MultiCam Uniform Regulations of the U.S. Army

The MultiCam is currently the official military uniform worn my U.S. Army soldiers in Afghanistan and throughout the middle east. Like other military uniforms of the U.S. Army, standard-issue wear of the MultiCam uniform comes with specific regulations to improve battle-readiness and discipline of specific dress codes. The primary purpose of MultiCam uniform regulations (as well as other common uniforms) is for the evaluation, interpretation, revision, and development of acceptable military uniform and insignia dress codes that will improve the uniformity and image of U.S. Army units.

In this Army and Military blog post, we outline the general military-issue regulations of the MultiCam uniform.

MultiCam Trousers

MultiCam trousers is held up by a two-inch web belt that is made of nylon, and includes Velcro pouches for inserting knee pads. The trousers must always be tucked into the top of the boots or secured by drawing the string at their bottom ends. Trousers must never extend below the third eyelet from the boot’s top. MultiCam trousers manufactured using flame resistant materials are currently standard issue for soldiers being deployed to Iraq and Afghanistan.

MultiCam Jacket 

Much of the MultiCam jacket regulations focus on the patches and insignia worn on the jacket. The embroidered rank insignia is 2 inches in height and 1 3/4 inches wide. It must always be worn centered between the front hook and loop-face pad of the MultiCam jacket for all U.S Army ranks. The rank insignia’s background may be either the universal camouflage pattern or just plain olive drab, and must always match with the background of the name and the name tape.

The U.S. flag patch must always adorn the right shoulder pocket flap of the MultiCam jacket. Current MultiCam regulations also require that the Army jacket must never extend below the top of the cargo pocket or go higher than the bottom of the side pocket. Finally, the MultiCam jacket sleeves must strictly be worn down at all times.

MultiCam Headgear

The MultiCam typically includes the Advanced Combat Helmet, a patrol cap, a fleece hat for cold weather, and boonie hat. Green, maroon, and tan berets may be worn in barracks by army special forces, paratroopers and Rangers, in that order. The green micro fleece cap is only allowed for use in the field and garrison outside of unit patrols while camouflage cover rank must always be sewn when worn although its use is limited because it is often obstructed by the night vision device mount.

MultiCam Undershirt

MultiCam military uniforms must be worn with a moisture wicking cotton tan t-shirt. The MultiCam undershirt must be worn underneath the coat and tucked inside the trousers at all times.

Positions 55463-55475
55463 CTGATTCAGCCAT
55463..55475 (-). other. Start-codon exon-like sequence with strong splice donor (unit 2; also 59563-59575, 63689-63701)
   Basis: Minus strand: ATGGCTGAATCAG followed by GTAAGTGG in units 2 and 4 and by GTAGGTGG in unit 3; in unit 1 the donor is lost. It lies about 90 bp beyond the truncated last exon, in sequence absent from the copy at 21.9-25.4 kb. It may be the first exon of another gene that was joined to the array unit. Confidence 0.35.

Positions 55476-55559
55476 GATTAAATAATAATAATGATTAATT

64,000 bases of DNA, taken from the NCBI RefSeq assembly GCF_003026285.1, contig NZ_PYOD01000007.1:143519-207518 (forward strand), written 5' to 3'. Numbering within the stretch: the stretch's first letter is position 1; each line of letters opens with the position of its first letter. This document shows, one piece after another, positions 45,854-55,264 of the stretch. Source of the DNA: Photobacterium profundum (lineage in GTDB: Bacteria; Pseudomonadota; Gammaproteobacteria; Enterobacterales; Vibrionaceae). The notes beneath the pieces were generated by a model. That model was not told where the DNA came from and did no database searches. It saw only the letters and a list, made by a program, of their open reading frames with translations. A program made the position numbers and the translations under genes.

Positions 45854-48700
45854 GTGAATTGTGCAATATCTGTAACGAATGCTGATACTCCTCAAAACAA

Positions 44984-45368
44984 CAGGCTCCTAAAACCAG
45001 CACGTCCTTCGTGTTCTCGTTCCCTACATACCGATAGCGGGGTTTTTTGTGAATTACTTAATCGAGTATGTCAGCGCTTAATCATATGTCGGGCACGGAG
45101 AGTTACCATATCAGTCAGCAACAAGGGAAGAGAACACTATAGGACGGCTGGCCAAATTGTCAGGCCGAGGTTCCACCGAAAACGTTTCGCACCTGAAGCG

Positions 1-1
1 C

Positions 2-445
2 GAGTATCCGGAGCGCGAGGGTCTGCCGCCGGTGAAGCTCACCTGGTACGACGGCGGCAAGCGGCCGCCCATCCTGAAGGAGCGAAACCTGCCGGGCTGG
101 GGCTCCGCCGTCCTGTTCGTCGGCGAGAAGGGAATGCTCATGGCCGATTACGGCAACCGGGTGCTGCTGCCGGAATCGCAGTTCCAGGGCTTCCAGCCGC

A pure cotton foliage-green T-shirt is authorized for MultiCam regulation wear by soldiers in special training environments or for those deployed in Korea, Afghanistan or Iraq. Black T-shirts are the standard issue for the uniforms worn by certain instructors on Army posts in areas like the Ranger School, Special Forces, Snipers, Jumpmaster, Airborne, Sapper, and Pathfinder (although much less common.)

MultiCam Combat Boots 

Military-issue combat boots for the MultiCam uniform must be made from tan rough side out cattle hide leather that has a plain toe and tan rubber outsoles. The boots must at all times be diagonally laced using tan laces, with any extending lace neatly tucked into the top of the boot underneath the bloused trousers, or securely wound around the top of the boot.

There are no metallic cleats, side tabs, or zipper tacks that are either sewn or laced in allowed by the MultiCam regulations. The MultiCam must at all times be worn with the official tan Army Combat Boots and moisture wicking socks. There is also a Mountain Combat Boot that is provided to cater for tough terrain and Extreme Cold Vapor Barrier Boots for walking on snow and ice. An innovative Modular Boot System is in development to eventually replace the current Army Combat Boot in the near future.

The U.S Army is a uniformed service where a soldier’s discipline is partially dependent on the manner in which they wear their officially sanctioned uniforms, as well as by their personal grooming. A smart and well-groomed appearance by all soldiers is thus essential to a functional Army, and contributes fundamentally to the pride and spirit that are the major drivers of an effective military force.